Pays to be Persistent
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Q. My family and I flew on a trip from Miami to Baltimore in January, 2009 on AirTran. Our flight was delayed at least four hours. We were given several $25 vouchers in compensation. The vouchers had an expiration date six months prior to this flight. I questioned the man giving out the vouchers, he took them from me, scratched out the expiration date and said there was no expiration date. So now I am flying AirTran again, and tried to use the vouchers, which of course, couldn't be found in the system. I emailed customer service and was told the voucher had expired in June of 2008. When I explained what happened and that they had expired six months prior to the delayed flight that I was given them for, AirTran said that they are only good for six months, so it didn't matter, they would be expired anyway. I just don't think this is a fair situation as the voucher was already expired, and then they told us they didn't have an expiration date. What can I do? Who can I report this to?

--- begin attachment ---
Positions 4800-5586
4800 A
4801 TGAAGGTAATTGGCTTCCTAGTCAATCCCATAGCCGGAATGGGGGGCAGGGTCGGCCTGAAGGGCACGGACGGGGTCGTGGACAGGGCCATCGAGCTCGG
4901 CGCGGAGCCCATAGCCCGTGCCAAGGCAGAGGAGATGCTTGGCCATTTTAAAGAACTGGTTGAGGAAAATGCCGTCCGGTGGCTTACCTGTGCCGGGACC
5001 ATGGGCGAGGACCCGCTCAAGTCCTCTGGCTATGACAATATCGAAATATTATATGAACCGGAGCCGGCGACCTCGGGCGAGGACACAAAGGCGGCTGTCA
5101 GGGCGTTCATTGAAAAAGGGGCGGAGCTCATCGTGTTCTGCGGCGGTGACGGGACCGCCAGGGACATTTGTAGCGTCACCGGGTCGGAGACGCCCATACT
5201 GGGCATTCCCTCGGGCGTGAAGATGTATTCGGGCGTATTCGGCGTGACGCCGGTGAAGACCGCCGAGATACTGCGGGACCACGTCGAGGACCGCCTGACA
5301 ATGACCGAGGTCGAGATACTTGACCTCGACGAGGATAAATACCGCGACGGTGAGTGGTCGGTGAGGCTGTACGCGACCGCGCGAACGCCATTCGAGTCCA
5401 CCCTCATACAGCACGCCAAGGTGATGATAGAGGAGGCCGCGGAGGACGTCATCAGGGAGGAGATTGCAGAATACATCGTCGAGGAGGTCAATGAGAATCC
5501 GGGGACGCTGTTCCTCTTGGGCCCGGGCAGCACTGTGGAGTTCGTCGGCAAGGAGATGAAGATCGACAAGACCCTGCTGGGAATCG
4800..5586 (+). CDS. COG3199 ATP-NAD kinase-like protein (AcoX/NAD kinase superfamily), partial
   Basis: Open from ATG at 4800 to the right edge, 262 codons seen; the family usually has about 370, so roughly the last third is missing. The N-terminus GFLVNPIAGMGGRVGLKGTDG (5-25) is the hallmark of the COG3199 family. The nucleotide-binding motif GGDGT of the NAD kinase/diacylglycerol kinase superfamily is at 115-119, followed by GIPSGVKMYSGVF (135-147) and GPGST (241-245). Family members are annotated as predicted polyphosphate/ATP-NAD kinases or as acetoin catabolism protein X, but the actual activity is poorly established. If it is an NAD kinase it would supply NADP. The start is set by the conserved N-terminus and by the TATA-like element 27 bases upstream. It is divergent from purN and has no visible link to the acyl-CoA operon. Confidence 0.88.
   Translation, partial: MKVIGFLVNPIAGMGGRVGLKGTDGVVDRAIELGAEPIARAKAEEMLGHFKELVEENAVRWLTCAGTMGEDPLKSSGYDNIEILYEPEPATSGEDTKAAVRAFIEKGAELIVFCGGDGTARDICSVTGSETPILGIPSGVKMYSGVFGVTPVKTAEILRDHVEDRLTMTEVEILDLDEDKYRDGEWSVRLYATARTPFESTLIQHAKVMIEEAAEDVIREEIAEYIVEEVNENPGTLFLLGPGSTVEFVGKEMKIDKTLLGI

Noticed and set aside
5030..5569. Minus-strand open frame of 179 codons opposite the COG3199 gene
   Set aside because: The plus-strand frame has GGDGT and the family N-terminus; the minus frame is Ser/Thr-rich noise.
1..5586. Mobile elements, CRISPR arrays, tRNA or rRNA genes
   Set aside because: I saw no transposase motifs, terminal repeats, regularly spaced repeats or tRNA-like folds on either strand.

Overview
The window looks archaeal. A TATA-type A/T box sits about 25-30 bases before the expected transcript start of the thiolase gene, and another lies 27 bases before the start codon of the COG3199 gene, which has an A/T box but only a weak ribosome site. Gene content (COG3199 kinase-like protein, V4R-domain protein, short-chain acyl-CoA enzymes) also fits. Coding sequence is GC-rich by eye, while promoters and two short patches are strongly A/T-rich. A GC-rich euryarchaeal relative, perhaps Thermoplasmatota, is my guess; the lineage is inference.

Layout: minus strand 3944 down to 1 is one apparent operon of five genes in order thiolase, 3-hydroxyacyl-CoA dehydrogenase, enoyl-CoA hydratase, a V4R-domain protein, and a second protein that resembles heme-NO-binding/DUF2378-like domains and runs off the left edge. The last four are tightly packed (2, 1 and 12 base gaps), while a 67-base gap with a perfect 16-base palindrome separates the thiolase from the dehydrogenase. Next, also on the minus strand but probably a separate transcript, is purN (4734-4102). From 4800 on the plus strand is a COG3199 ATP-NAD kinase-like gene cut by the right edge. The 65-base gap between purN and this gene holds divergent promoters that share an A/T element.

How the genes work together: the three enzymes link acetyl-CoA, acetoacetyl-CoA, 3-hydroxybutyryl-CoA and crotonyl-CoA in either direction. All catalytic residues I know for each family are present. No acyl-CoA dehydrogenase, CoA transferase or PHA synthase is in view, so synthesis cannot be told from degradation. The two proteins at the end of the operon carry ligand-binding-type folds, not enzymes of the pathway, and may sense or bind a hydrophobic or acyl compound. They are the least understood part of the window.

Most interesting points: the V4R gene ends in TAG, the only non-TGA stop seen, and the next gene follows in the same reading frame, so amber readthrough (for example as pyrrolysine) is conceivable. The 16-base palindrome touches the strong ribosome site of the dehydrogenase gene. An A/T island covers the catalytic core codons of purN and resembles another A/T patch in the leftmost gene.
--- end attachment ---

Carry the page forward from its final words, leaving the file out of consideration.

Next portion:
A. Only AirTran can make this right. Contact them again, ask for a supervisor or manager and give them specifics regarding your flight, the date, and , if you remember, the name of the agent who gave you the expired vouchers.
Follow up: the day after this reader contacted AirTran as I suggested, she got a full credit for the expired vouchers. Too many people take "no" for an answer when dealing with airlines. It really pays to be persistent. And although we applaud consumer advocates who use the bully pulpit of the media to go to bat for people like her, they (and we) can't solve every problem ourselves. So we encourage consumers to escalate issues to higher authority (airline CEOs, managers, the DOT) when they've clearly been wronged.